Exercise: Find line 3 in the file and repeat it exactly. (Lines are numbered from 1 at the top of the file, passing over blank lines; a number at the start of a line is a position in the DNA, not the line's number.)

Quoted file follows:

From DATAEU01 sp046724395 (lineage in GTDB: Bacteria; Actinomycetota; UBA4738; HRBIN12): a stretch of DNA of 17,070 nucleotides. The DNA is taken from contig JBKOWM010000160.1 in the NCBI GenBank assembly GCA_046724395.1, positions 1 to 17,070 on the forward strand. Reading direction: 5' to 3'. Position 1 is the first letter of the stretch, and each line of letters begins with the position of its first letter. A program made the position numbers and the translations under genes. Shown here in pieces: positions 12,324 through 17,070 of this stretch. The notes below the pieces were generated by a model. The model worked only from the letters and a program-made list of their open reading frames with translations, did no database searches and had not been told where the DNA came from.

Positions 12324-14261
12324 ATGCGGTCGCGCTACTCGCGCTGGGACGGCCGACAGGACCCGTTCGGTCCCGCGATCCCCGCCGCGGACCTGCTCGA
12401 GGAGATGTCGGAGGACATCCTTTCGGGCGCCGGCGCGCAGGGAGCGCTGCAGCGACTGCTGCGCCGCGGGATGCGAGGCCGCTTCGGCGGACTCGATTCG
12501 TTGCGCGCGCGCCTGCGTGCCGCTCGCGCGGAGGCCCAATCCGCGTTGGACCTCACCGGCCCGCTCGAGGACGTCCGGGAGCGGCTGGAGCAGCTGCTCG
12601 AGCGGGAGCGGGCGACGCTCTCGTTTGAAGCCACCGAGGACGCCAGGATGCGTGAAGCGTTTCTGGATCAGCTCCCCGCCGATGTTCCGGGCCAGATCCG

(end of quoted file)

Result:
12324 ATGCGGTCGCGCTACTCGCGCTGGGACGGCCGACAGGACCCGTTCGGTCCCGCGATCCCCGCCGCGGACCTGCTCGA